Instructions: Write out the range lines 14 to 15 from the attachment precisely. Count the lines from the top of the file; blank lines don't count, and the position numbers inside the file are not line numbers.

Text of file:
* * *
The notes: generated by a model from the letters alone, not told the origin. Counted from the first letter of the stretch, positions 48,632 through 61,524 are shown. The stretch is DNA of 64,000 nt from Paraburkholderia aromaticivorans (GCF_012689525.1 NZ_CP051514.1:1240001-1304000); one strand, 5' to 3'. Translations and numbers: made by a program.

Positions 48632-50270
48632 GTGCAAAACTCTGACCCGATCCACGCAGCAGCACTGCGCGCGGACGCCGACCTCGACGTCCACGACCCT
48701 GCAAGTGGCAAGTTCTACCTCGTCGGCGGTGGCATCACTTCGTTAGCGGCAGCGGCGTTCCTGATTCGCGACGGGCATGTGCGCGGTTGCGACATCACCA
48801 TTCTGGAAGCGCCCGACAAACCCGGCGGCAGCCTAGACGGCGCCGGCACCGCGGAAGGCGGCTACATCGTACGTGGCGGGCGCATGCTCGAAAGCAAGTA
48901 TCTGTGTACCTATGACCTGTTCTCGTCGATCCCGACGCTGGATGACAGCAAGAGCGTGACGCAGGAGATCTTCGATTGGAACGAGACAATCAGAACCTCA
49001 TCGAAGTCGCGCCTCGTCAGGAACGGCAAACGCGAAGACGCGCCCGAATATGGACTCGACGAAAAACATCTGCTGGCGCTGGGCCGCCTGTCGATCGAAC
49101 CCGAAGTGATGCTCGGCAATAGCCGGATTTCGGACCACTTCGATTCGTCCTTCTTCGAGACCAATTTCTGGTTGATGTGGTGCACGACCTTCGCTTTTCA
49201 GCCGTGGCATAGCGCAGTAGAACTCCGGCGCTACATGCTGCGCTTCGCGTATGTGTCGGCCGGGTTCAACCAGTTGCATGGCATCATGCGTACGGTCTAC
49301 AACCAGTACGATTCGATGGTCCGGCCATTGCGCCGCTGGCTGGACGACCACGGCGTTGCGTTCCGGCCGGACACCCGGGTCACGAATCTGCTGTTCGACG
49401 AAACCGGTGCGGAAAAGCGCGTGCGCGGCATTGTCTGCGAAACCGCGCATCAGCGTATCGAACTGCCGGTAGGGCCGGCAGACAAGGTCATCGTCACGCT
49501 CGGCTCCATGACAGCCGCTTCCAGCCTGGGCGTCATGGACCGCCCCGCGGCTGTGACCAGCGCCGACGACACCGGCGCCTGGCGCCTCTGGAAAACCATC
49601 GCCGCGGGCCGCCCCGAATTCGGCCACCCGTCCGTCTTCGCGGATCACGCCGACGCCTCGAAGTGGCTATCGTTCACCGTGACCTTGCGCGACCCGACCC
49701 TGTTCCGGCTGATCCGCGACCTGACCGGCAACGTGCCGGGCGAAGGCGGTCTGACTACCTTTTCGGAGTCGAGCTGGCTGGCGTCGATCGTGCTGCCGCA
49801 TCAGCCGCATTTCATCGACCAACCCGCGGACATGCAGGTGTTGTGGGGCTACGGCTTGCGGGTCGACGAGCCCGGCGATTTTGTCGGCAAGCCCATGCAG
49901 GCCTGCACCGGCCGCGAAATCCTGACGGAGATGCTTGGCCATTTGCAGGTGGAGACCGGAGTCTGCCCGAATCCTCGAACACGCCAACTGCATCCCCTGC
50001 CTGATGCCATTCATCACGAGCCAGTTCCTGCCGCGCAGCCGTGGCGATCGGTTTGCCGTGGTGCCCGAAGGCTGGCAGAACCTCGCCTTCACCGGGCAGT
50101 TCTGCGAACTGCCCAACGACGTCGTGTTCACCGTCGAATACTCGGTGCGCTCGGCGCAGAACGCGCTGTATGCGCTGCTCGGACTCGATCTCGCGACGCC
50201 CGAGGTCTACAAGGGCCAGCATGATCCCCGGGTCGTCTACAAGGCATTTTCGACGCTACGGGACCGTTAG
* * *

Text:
49701 TGTTCCGGCTGATCCGCGACCTGACCGGCAACGTGCCGGGCGAAGGCGGTCTGACTACCTTTTCGGAGTCGAGCTGGCTGGCGTCGATCGTGCTGCCGCA
49801 TCAGCCGCATTTCATCGACCAACCCGCGGACATGCAGGTGTTGTGGGGCTACGGCTTGCGGGTCGACGAGCCCGGCGATTTTGTCGGCAAGCCCATGCAG